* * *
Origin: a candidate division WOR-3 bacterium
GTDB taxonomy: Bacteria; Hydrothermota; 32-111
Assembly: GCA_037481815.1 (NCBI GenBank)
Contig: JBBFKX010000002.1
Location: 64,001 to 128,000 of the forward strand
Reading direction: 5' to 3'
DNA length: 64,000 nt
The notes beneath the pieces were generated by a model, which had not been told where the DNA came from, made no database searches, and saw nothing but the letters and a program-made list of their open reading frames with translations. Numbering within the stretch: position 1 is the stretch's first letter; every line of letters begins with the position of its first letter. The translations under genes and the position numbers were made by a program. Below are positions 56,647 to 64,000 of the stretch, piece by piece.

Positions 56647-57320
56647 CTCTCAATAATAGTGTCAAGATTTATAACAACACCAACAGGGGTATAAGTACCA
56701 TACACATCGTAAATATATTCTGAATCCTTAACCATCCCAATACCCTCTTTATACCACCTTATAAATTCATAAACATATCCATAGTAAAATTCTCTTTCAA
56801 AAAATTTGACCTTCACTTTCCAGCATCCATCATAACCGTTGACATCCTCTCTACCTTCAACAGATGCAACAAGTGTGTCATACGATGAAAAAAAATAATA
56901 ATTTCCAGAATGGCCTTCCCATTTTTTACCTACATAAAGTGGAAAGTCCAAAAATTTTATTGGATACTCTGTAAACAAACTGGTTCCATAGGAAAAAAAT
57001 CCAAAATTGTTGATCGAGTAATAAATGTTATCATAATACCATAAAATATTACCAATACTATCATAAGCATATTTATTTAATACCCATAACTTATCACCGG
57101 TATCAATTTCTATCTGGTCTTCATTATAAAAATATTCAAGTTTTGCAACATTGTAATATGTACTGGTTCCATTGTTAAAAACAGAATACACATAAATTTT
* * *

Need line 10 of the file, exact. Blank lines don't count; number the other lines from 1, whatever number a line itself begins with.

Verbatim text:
56647 CTCTCAATAATAGTGTCAAGATTTATAACAACACCAACAGGGGTATAAGTACCA